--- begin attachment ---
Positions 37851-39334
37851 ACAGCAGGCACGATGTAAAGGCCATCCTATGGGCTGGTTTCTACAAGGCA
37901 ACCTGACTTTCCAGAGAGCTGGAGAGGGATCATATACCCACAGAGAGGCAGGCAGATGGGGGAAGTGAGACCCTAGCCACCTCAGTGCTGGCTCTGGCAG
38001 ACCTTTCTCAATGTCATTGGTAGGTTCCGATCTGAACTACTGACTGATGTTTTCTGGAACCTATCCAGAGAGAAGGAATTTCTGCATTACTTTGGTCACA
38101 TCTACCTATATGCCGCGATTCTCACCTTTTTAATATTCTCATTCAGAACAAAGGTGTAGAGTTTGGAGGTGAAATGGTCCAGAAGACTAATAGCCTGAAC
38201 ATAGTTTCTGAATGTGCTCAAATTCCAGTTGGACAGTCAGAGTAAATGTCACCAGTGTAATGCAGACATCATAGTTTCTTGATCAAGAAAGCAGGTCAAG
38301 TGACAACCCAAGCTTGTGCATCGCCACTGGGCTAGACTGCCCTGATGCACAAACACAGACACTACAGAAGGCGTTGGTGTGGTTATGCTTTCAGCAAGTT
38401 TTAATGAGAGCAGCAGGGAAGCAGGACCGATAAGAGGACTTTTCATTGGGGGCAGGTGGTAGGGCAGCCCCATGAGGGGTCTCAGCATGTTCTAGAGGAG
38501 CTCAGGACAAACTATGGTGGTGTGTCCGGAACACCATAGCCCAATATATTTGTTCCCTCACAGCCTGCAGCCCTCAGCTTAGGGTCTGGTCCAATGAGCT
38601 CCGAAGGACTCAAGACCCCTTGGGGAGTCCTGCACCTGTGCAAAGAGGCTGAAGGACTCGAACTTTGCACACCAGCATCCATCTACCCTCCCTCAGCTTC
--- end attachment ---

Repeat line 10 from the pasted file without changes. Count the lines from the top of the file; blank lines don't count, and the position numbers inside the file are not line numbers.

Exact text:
38601 CCGAAGGACTCAAGACCCCTTGGGGAGTCCTGCACCTGTGCAAAGAGGCTGAAGGACTCGAACTTTGCACACCAGCATCCATCTACCCTCCCTCAGCTTC